And even if you are a fan, then you should know about the basic logistics of Pokémon battles, which should then make you realize that there’s zero logic to the trainers’ strategies here. Each time Mewtwo sends in one Pokémon, they send in the same freaking type of Pokémon, completely ignoring the fact that 1) Mewtwo never stipulates it has to be a clone vs. original battle, and 2) the best trainers should always knows that the most basic hierarchy of Pokémon types is Fire > Grass > Water > Fire. These are the best trainers… how? Yeah, yeah – I get that it’s to make it clearer to kids that, oh gosh, these are more powerful than their original forms, but… three more times? Wouldn’t the stakes be even higher if a Fire-type were to easily hand a Water-type their ass in battle, regardless of the original’s inherent weaknesses!?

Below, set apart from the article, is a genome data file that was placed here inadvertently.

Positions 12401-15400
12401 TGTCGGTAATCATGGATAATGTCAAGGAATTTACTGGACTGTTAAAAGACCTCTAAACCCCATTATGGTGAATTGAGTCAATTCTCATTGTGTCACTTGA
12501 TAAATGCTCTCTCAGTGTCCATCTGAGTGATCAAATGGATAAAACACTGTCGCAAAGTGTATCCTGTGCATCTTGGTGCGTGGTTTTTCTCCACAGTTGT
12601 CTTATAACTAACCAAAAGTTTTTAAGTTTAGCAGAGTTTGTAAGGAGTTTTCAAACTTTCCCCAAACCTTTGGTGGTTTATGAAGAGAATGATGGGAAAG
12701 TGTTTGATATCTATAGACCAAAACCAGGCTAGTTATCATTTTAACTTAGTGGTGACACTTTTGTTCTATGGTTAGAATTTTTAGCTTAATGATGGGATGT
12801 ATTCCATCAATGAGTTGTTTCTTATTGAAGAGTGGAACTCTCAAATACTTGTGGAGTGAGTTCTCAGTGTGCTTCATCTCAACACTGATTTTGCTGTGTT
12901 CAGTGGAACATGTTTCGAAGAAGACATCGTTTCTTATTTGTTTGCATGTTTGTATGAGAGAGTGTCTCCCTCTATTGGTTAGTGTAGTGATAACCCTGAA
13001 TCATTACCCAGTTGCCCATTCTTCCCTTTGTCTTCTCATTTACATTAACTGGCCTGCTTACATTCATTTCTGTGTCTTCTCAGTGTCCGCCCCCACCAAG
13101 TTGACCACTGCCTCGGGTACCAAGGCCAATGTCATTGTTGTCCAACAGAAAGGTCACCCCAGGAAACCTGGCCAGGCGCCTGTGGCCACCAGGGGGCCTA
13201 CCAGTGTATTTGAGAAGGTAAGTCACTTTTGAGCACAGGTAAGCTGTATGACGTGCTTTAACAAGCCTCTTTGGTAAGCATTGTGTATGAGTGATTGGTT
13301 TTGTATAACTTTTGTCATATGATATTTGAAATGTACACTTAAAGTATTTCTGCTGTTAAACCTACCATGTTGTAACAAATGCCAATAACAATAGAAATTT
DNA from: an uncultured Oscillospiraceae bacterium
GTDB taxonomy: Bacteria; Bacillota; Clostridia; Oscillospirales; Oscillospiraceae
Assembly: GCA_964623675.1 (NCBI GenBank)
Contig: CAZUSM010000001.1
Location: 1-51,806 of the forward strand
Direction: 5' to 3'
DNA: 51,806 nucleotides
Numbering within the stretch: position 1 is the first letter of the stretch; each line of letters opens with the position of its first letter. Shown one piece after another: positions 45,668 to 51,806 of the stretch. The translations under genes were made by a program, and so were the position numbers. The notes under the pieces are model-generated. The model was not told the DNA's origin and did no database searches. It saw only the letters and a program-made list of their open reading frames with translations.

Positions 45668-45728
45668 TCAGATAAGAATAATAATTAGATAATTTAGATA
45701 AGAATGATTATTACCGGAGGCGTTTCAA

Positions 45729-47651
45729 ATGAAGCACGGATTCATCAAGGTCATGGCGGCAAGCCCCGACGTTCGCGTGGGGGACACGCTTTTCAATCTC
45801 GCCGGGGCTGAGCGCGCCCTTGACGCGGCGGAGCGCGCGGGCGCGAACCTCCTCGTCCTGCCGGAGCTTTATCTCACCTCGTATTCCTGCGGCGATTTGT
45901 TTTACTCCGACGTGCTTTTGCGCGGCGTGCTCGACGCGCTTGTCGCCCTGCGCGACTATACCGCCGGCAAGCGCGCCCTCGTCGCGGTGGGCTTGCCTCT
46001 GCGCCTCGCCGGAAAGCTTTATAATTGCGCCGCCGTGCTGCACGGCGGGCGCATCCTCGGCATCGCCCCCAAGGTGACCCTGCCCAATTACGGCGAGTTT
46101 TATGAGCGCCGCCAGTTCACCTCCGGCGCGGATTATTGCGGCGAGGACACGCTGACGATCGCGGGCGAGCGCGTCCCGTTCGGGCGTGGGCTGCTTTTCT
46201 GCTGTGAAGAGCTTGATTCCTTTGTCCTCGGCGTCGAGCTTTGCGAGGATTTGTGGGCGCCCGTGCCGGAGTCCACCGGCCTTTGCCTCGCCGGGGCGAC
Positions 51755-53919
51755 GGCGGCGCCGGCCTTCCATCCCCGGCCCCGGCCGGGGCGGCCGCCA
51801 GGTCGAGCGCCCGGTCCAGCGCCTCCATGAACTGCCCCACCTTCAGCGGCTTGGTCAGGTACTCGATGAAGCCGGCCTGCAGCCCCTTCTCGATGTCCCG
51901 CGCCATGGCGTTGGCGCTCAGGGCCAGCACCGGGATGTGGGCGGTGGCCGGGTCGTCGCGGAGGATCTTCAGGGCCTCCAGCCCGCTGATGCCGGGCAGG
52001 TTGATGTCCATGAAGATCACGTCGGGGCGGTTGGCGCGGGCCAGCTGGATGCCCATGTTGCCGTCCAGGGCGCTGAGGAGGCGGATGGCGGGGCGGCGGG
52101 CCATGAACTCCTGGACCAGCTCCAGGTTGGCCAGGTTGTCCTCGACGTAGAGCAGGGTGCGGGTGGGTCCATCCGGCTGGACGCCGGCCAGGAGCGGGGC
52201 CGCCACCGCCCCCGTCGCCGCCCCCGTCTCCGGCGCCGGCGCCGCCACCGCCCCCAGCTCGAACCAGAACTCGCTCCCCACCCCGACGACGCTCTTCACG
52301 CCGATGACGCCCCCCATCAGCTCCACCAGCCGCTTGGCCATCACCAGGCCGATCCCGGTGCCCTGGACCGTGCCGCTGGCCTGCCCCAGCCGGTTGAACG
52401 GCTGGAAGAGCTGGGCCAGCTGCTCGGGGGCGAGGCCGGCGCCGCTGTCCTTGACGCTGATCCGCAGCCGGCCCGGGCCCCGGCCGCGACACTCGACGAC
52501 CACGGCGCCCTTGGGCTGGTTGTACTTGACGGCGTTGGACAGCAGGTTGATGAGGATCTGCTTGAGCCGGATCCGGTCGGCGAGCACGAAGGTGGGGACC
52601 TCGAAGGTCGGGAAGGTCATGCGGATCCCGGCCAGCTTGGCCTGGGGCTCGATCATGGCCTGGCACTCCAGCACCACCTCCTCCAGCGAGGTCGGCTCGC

I would have liked to have come out of this saying that I had a whole new appreciation for the film, but there’s no getting around the fact that Pokémon: The First Movie is an incredibly weak film, regardless of the source material. It’s made all the weaker in its U.S. cut, which not only shortens the film and changes the message, but also subs in some sappy, awful pop music over the big climactic showdown between the world’s two most powerful Pokémon. (And, no, I no longer get chocked up in the aftermath of that conflict.) If I had any praise for it, I would like to point out that I do like the portrayal of Mewtwo – Philip Bartlett, real name Jay Goede, has a menacing but empathetic voice that works well with the effects they put on it. Mewtwo’s voice first showed me the power of surround sound, with the theatrical experience, I remember, having his inner voice coming through the center channel and his psychic voice coming through from all directions. That was very cool to a kid like me. Ikue Otani also gets some pretty great range out of Pikachu, even when he can only speak in syllables pulled from his name. She was Groot before Vin Diesel, basically!